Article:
Underfunding also meant that the food and medical needs of all Cameroonian refugees could not be met. Some refugee children of secondary school age could not be enrolled in schools, leading to an increased the risk of exploitation, including sexual abuse, early marriages and pregnancies. Barriers to livelihoods and self-sufficiency included the inability to provide adequate start-up kits for skilled refugees to successfully run their business.

Working environment

The ongoing conflict has resulted into a significant humanitarian crisis and forced displacement in North East Nigeria with 6.9 million persons in need of protection services. More than 1.87 million people have been internally displaced, 97 per cent due to the insurgency. The crisis has also had negative consequences on the already fragile political and economic structures of Nigeria.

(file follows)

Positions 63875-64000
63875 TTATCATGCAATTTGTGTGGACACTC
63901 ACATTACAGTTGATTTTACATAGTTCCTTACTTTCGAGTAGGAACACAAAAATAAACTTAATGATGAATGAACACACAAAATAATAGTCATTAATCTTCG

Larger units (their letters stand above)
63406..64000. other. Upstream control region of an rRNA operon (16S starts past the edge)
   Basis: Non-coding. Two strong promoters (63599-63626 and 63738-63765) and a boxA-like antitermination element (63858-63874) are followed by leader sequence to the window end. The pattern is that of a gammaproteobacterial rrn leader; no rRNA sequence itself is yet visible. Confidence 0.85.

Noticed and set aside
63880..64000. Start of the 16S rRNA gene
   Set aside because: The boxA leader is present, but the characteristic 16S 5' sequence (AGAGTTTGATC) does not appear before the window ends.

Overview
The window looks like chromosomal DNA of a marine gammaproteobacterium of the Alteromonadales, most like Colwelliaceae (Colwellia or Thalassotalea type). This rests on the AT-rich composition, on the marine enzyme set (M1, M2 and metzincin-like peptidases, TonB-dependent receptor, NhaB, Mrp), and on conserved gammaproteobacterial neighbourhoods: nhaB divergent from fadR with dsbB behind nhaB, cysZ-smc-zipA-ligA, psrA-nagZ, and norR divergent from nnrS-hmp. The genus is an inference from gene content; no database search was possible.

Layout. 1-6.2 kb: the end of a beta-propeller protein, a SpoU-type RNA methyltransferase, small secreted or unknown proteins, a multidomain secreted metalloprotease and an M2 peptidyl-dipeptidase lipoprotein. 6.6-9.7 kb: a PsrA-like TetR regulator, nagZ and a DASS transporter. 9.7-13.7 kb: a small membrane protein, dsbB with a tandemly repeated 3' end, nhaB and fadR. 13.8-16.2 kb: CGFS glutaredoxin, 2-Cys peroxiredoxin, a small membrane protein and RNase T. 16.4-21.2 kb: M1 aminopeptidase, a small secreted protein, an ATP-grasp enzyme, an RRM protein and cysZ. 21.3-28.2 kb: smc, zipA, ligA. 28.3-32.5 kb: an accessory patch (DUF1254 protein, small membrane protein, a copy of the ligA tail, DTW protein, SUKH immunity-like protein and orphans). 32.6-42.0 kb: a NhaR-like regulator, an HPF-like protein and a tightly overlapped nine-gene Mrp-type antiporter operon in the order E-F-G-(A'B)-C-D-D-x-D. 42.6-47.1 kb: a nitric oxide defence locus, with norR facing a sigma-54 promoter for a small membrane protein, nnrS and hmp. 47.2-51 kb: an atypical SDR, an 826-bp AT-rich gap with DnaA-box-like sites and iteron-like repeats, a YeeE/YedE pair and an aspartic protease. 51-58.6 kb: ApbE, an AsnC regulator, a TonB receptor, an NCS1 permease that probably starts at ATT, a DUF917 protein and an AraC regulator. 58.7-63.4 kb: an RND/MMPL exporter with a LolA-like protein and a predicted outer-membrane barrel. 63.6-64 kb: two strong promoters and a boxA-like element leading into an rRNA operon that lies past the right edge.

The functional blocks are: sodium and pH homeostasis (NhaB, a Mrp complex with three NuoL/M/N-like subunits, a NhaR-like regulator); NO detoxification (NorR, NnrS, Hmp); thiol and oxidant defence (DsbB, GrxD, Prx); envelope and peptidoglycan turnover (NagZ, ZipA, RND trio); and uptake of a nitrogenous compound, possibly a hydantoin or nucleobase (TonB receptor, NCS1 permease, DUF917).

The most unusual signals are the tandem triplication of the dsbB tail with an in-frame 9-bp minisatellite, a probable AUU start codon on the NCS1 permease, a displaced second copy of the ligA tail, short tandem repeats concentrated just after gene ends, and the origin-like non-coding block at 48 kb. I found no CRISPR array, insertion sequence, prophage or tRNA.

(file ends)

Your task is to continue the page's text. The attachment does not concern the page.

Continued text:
UNHCR continues with Level 1 registration of returnees from Cameroon, Chad and Niger. The majority of returnees have returned to a situation of internal displacement in North-East Nigeria, and are staying in abandoned public buildings and unorganized IDP settlements close to military camps in liberated areas. Most returnees often end up as IDPs in need of registration services and reintegration assistance, such as shelter, protection-based material assistance and psycho-social support.
Nigeria has a functioning legal and administrative framework for refugee protection. The National Commission for Refugees, Migrants and IDPs (NCFRMI), which is the government agency designated for refugee management, remains UNHCR’s main partner in refugee protection.
UNHCR’s operation in Nigeria is aligned with the Humanitarian Response Plan (HRP), the Regional Refugee Response Plan (RRRP), the UN Development Assistance Framework (UNDAF) and UN Development Action Plan (UNDAP). The Government of Nigeria launched an ambitious recovery programme named the ‘Presidential Committee for the North East Initiative’. UNHCR’s operational plan is informed by the strategy and programmes planned under this initiative.